The assumption is very often made that the long-lasting standoff between Israel and the Palestinians is intolerable for Israel, but it continues due to outside pressures. These pressures include Palestinian refusal to agree to a reasonable two-state solution and international pressure to not take the measures required to completely destroy Hamas and other violent factions. The fact is that the status quo is not only the best option for Israel, it is the only viable option.
In order to see this, let’s look at the possible “solutions” to the standoff that defines Israel-Palestine. The first is the two-state solution. Forgetting about the nitty-gritty, this requires Israel to recognize a Palestinian state the shares hundreds of border miles with it and would require a link corridor that runs through the middle of Israel. It means the end of settlement expansion, and probably the dismantling of many current settlements. It means that the next time there are rocket attacks, military tunnels, or suicide bombers, Israel won’t be able to respond with police action, but will essentially have to either keep the peace or go to war. And war means eventual occupation and a return to present conditions. So keeping a one-sided peace may be the only outcome.
This reality of the two-state solution is intolerable to many Israelies. It’s seen as a big step backwards to being surrounded by hostile states over which the only control is going to war. It doesn’t seem viable until the Palestinians renounce violence, and few in Israel believe they ever will.
The other reasonable solution is the one state solution, which means absorbing the West Bank and Gaza Strip into Israel proper and giving all their residents Israeli citizenship. But that creates a country with two groups opposed along not only religious but also economic lines. It is incredibly difficult to have a functioning democracy under such conditions. A unified Israel-Palestine would have approximately equal numbers of Jews and Muslims. The higher birth rate of Palestinians, one of the highest in the world, would mean more Muslims than Jews within 10 years, transforming Israel from a Jewish state into… no one can imagine. So it’s not really a reasonable solution after all.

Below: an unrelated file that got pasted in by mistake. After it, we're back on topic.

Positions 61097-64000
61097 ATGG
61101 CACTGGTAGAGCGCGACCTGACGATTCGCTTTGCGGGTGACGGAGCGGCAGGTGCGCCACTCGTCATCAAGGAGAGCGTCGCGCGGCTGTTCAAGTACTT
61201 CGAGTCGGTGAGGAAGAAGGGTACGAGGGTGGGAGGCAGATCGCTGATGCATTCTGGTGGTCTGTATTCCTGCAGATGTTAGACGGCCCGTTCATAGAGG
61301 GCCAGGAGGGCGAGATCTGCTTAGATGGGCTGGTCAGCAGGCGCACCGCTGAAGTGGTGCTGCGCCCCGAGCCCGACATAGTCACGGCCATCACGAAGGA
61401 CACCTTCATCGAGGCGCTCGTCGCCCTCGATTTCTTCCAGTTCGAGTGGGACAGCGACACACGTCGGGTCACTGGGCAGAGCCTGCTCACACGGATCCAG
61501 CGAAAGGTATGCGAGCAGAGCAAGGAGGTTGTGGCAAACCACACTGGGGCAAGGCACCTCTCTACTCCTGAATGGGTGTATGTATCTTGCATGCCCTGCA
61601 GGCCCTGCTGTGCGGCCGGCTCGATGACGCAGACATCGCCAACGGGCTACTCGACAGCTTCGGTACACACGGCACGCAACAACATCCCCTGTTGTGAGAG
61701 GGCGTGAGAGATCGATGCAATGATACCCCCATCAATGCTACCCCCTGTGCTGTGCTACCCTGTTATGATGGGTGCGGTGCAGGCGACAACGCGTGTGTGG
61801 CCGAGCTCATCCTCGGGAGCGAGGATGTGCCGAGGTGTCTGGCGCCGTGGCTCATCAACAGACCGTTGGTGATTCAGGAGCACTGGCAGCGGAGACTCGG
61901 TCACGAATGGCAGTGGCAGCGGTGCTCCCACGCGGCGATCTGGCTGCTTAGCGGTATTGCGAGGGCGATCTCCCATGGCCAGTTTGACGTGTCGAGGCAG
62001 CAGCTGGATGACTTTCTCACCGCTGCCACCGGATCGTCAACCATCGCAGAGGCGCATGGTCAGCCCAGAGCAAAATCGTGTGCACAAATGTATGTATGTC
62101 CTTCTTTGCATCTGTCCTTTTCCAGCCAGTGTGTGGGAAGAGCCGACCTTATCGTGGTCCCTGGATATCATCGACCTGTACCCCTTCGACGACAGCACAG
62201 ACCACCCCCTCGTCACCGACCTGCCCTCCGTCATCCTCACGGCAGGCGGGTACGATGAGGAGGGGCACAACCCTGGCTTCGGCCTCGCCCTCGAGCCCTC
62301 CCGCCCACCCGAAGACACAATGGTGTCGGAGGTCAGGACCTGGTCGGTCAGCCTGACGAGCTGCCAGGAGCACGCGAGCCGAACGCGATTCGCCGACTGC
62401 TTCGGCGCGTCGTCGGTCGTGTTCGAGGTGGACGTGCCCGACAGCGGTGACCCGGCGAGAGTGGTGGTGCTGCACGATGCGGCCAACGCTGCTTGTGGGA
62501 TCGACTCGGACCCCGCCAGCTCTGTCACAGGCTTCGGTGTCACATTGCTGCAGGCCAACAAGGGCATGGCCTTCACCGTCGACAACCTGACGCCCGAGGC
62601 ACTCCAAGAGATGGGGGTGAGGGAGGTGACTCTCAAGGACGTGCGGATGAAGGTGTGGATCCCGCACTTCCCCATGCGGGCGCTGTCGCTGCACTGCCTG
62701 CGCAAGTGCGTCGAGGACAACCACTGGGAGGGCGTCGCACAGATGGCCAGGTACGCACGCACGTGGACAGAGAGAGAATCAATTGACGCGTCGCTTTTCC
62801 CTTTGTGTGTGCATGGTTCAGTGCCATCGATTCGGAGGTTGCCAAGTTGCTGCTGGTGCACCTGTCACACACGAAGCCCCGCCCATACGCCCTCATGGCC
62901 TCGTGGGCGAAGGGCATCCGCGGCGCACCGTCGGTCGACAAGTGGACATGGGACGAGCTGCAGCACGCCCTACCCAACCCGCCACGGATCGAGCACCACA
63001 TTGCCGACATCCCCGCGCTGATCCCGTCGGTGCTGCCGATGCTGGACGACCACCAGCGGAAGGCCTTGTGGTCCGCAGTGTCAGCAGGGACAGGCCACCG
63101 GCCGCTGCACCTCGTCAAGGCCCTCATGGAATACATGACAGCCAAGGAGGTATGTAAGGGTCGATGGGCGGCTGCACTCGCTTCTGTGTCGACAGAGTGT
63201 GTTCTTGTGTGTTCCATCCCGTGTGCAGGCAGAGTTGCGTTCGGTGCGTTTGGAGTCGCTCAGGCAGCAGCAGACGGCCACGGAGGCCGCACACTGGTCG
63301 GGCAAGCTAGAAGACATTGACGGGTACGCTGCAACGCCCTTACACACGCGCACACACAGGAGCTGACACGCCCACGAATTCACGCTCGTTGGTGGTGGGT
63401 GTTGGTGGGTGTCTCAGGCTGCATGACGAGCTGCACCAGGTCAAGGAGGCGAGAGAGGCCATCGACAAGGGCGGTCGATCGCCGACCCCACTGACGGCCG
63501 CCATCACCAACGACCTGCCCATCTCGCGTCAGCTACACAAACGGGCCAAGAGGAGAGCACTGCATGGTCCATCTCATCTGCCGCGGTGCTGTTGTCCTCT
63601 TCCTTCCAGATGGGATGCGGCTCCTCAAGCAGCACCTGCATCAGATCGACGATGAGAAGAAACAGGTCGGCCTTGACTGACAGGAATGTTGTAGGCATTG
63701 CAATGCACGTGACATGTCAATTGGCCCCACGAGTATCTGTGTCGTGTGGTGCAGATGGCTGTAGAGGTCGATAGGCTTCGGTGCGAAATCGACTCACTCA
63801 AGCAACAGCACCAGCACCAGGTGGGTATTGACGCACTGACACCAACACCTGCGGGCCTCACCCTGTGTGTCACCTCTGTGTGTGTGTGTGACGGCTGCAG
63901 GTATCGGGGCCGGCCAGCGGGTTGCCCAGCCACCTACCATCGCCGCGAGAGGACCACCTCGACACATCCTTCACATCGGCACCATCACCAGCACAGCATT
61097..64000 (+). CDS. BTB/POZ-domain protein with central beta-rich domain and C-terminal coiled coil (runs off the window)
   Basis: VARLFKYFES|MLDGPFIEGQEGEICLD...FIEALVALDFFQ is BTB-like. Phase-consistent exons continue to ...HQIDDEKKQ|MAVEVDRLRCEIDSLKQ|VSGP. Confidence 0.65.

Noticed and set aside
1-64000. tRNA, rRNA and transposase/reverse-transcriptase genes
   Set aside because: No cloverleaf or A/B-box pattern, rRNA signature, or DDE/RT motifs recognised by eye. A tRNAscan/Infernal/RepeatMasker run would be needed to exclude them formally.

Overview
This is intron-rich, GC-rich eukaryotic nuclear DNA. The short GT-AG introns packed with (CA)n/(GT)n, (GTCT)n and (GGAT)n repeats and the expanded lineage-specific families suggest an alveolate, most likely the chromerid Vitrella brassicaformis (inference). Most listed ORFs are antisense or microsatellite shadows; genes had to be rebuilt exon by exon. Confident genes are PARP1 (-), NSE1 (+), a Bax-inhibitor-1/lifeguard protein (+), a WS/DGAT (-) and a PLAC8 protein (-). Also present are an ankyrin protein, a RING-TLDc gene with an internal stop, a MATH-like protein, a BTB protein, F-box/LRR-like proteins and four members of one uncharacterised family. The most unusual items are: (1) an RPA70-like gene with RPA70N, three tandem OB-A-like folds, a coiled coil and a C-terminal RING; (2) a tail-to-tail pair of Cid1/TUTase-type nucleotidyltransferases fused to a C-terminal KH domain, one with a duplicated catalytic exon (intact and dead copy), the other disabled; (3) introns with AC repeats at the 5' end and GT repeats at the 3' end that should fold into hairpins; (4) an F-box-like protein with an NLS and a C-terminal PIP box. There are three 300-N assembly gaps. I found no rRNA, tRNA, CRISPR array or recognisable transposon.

The other solutions involve essentially the ethnic cleansing of the occupied territories so that the Palestinians are no longer a factor in the future of Israel. While this does seem to be the logical end of settlement building, few people really advocate this as a stated policy. So officially, we can eliminate this option as well.
That leaves the status quo. As I said, it’s the best solution for Israel now. And there are many who calculate that it will be the best solution for the long run. As settlement activity continues, the occupied territories will become less and less livable until, perhaps, Palestinians will simply give up and leave for greener pastures.
This implies that time is on the side of Israel, and the longer they hang onto the status quo the better. But the misery of the Palestinians isn’t the only trend. As it needs to take more and more violent action, the isolation of Israel increases. There will come a day when Israel will be seen by most of the world in the same terms as the South Africa of the 1980s. And the only country to steadfastly support it, the US, may have seen the height of its power pass by, so its support may not be what it used to be. Moreover, the US muslim population continues to grow and gain political strength, which may lead to a political need for a more balanced US approach to the region. So those trends do not go in Israel’s favor.
Whatever the trends, it remains a fact that Israel’s best option at the moment is to keep the status quo. It’s not what it should morally do, but it’s probably what it will do. Think of it this way: Israel is sometimes referred to as a regional superpower, because it is so much more militarily and economically capable than any of its neighbors. With that kind of power, doesn’t it make sense that they get to have things their way? So it only makes sense that the middle course between one state and two is what Israel prefers.